Gone, not forgotten: Margaret Thatcher, our honorary Jew

The former PM, who died ten years ago this week, developed a visceral loathing of antisemitism that lasted all her life


British prime minister Margaret Thatcher in Downing Street, London, at the start of her third term in office. (Photo by Hulton Archive/Getty Images)

April 04, 2023 16:23

It is unsurprising, given her three decades representing Finchley in the House of Commons, that Margaret Thatcher was highly attuned to the views and attitudes of Jewish voters.

But the former Prime Minister — who died ten years ago this week — had a relationship with Britain’s Jews which went far deeper than mere political calculation.

It stretched back to her childhood in Grantham where in early 1939 her father, Alderman Alfred Roberts, took in Edith Mühlbauer, the Jewish pen pal of his eldest daughter, Muriel.
Roberts’ sympathy for the victims of Nazi persecution was by no means universal, especially in provincial Middle England. Indeed, Grantham’s Rotary Club — of which Roberts was an enthusiastic member — had hosted sympathetic talks about Hitler and Oswald Mosley had attracted a crowd of 1,000 when he spoke in the town.

Seventeen-year-old Edith’s Viennese sophistication evidently impressed young Margaret, whose austere upbringing was anything but.

However, that wasn’t all the future PM remembered. “She told us what it was like to live as a Jew under an antisemitic regime. One thing stuck in my mind: the Jews, she said, were being made to scrub the streets.” Thatcher recalled feeling “total shock”. “These things we didn’t just read about. They came right into our house.”

Thatcher’s lifelong abhorrence of antisemitism was certainly not widespread in the postwar Conservative Party in which the aspiring politician began to make her way in the 1950s.
Indeed, when she was finally selected for a winnable seat in 1958, Thatcher walked straight into a local scandal surrounding allegations of antisemitism — in which the Tory-dominated borough council was implicated — at the Finchley Golf Club. The scandal reflected a cloud of antisemitism that hung over the Conservative local association.

Thatcher herself was morally offended. She was also politically astute enough to know that the middle-class Jews who were defecting to the local Liberals were her natural supporters. Thatcher immediately began a drive to attract new members, “especially Jewish Conservatives”.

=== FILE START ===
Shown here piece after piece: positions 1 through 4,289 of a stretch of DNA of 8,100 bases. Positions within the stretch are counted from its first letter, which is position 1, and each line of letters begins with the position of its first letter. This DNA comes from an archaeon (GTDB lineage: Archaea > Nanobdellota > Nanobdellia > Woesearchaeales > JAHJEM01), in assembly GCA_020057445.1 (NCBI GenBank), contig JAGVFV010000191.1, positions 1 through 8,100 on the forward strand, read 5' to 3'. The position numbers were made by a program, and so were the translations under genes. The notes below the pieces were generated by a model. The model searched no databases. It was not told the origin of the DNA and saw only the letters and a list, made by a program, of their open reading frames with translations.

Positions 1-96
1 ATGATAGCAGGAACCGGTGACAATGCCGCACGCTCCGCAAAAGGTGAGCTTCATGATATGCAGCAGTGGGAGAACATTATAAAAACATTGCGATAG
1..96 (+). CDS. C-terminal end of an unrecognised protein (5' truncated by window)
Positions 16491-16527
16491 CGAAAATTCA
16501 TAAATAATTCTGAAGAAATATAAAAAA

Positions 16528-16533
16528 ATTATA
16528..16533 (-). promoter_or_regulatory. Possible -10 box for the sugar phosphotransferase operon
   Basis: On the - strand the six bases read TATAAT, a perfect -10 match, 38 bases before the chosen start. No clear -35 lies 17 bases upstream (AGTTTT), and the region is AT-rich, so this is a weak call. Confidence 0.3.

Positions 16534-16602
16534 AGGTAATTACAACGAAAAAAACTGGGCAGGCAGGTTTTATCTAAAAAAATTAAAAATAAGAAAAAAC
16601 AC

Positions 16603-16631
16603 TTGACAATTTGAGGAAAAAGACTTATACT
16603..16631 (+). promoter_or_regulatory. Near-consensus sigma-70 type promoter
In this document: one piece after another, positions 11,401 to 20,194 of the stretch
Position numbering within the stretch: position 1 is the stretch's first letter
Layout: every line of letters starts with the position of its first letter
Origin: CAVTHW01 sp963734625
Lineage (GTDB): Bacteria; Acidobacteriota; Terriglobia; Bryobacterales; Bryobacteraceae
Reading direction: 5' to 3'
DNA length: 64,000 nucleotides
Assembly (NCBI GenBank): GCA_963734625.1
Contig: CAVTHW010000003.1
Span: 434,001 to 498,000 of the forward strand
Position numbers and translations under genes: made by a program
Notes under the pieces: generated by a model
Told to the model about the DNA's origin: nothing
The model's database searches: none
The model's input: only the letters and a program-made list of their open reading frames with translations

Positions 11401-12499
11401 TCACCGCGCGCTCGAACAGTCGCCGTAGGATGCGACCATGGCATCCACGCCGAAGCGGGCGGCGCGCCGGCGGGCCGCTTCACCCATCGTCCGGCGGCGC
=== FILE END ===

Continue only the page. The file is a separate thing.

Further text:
Jewish Tories were — certainly in the parliamentary party — something of a rare breed at the time. But Thatcher found one, rising star Sir Keith Joseph, to come and speak in Finchley shortly after she was adopted. Joseph’s visit marked the start of what would become a lifelong friendship and alliance. “I could not have become Leader of the Opposition, or achieved what I did as Prime Minister,” Thatcher acknowledged, “without Keith.”

That was no idle compliment. During the long march to Downing Street in the 1970s, Joseph and Sir Alfred Sherman — a fellow Jewish evangelist for the free market — acted as her praetorian guard while providing the intellectual underpinnings for the “Thatcher revolution”.

On Thatcher’s watch as Conservative leader, the party’s attitude towards the community was transformed. As she did with millions of her countrymen, Thatcher crafted an appeal which stripped the Tories of the whiff of elitism and snobbery which, as Sherman remarked, had made the party “unsympathetic as a milieu, rather than a political force” to many British Jews.

Thatcher — who, together with Joseph, had strenuously argued in Heath’s Cabinet against the decision to impose an arms embargo on both Israel and its Arab aggressors during the Yom Kippur war — also reoriented the Tories’ lukewarm stance towards the Jewish state. After her first visit in 1965, she returned enthusing about Israelis’ “sense of purpose and complete dedication, their pioneer spirit … [and their] tremendous courage and self-reliance”. Her foreign policy adviser, Charles Powell, believes she viewed Israel as “a lone bulwark of democracy in a pretty unpleasant area”.

Nonetheless, Thatcher had a rocky relationship with both Menachem Begin and Yitzhak Shamir. Despite his centre-left politics, she found instead the charm of Shimon Peres much more to her taste. It was no accident that Thatcher became the first sitting PM to visit the country on Peres’ watch.